From everything I know of negotiations, ours was very clean and very friendly. We're still friends now. I heard some horror stories from everyone else.
The first business I had, I had a 50/50 partner. I bought him out after a couple of years. Luckily, it was super smooth. We're still best friends. Things can go wrong if you're not careful. You sold out and I'm going to guess you made a pretty penny.
I did. I got a multimillion-dollar buyout. That was great.
Did you get that in cash or was it earn-out over time like pay you over a few years?
I got it all upfront. That was great.
That would be a pretty fun day, fun wire to receive. Am I assuming it was a wire in?
Yeah, it was. It was interesting because at that time I did one of the think tanks with David González here. I was trying to figure out what I wanted to do next. I had all these ideas. I was globally ready to jump into a new business right away.
Everyone at the think tank told me, take time off. No matter how much time you think you should take, just take something off and decompress. You're never going to have a chance again to take time off like those so do it.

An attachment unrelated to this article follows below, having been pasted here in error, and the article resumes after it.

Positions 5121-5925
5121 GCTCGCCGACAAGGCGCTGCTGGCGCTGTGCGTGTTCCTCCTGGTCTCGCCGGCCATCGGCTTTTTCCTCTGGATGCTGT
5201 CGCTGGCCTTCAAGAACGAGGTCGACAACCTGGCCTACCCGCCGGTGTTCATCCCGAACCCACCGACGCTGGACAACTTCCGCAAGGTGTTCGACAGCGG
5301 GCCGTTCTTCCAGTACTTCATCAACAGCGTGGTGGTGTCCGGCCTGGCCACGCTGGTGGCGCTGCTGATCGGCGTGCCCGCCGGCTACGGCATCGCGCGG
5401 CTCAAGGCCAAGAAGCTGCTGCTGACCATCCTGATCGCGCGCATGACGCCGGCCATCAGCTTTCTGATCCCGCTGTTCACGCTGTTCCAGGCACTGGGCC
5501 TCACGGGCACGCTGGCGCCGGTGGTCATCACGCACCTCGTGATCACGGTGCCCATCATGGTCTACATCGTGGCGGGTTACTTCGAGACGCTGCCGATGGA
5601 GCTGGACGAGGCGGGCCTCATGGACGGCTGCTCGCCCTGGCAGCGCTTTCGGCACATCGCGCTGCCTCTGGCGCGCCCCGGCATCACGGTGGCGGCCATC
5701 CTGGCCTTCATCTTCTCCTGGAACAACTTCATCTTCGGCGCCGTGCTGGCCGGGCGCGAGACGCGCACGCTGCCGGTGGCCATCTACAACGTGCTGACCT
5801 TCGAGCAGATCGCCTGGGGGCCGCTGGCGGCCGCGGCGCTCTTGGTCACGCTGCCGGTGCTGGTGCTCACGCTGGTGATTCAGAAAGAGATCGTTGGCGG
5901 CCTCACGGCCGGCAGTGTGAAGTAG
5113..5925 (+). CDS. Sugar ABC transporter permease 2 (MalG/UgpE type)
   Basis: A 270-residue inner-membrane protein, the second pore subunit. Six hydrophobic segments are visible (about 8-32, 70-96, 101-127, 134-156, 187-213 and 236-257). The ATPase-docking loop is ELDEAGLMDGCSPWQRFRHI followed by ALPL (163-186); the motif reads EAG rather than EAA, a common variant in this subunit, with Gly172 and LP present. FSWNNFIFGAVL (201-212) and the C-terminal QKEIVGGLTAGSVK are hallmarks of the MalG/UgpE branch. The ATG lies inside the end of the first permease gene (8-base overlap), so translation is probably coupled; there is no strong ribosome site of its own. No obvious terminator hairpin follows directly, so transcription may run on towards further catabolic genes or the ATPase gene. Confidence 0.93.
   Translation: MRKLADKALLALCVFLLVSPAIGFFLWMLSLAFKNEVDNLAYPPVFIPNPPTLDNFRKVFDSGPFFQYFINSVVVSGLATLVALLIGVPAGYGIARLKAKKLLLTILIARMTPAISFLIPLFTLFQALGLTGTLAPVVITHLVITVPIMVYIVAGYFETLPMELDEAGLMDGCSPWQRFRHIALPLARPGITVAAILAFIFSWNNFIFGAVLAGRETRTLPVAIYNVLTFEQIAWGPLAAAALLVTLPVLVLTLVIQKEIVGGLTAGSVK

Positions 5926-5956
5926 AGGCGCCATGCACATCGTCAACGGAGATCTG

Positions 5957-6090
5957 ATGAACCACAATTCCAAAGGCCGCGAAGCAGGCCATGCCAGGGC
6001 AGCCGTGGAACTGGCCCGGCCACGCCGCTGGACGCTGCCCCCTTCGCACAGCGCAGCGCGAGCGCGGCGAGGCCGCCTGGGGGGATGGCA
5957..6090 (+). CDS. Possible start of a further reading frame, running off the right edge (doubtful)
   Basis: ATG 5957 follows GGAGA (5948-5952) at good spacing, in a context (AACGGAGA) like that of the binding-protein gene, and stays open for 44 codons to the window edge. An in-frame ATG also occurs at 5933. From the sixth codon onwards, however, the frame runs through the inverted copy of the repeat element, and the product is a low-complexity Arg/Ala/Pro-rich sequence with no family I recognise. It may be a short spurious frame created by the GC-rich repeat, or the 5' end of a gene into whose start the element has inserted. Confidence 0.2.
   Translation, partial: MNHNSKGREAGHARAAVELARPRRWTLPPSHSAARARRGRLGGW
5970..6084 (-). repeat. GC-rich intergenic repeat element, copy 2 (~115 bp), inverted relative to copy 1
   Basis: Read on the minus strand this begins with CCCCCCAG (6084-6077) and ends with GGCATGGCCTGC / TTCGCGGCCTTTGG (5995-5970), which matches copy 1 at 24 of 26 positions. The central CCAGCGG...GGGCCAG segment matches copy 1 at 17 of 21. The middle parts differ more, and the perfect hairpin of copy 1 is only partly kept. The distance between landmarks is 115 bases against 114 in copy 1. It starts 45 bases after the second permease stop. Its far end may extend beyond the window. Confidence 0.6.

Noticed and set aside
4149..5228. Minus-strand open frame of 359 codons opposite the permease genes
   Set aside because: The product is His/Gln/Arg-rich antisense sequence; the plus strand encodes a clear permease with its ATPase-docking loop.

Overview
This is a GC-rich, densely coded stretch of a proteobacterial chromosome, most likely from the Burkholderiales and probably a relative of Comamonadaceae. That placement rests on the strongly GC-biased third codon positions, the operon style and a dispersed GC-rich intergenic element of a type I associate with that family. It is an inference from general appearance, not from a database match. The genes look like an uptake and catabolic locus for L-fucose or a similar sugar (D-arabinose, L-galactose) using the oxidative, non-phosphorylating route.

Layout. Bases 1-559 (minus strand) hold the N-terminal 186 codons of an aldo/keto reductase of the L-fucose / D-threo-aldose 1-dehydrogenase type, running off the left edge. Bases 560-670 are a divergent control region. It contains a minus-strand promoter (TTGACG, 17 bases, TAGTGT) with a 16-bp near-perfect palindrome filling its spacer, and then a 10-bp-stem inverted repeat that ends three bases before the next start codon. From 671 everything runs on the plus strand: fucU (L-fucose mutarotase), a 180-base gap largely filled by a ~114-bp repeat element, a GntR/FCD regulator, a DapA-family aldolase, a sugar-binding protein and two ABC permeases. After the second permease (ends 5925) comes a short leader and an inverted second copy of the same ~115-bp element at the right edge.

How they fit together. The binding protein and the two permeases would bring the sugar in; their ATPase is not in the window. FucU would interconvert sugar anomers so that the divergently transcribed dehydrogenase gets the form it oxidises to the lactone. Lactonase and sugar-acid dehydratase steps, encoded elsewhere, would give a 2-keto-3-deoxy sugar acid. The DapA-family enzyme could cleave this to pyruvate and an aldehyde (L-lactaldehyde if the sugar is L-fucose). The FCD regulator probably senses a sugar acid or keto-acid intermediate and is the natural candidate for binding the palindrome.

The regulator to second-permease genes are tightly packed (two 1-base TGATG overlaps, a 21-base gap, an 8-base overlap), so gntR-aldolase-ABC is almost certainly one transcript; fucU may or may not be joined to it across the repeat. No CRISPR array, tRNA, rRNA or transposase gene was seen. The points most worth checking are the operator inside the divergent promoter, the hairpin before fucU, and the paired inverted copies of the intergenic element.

I did not want to hear that one bit. I talked to about four different people who had sold their business as well. They all told me the same thing. They said I'm either super grateful for the time I took off or I wish I would have taken more time off.
Nobody said, “I wish I wouldn't have taken time off,” didn’t they?
That did not even come up. I was like, “These guys were all more successful than me. They'd been there. I'm going to listen to them.” I took at least a couple of months off.
What was interesting is it made me realize how addicted I was to work because I kept waking up and I go straight to the computer.
I would sit there for two hours and I'm like, “I know I'm supposed to be here. Hitting with the keyboard with nothing to do.” It took me a few weeks for me to get out of that mode and to not feel guilty about not working.
Even though you weren't working, you're probably thinking, “What's next? I've got to come up with the next idea. I'm not working, but I'm thinking about the next idea. What am I going to do? How am I going to double up?”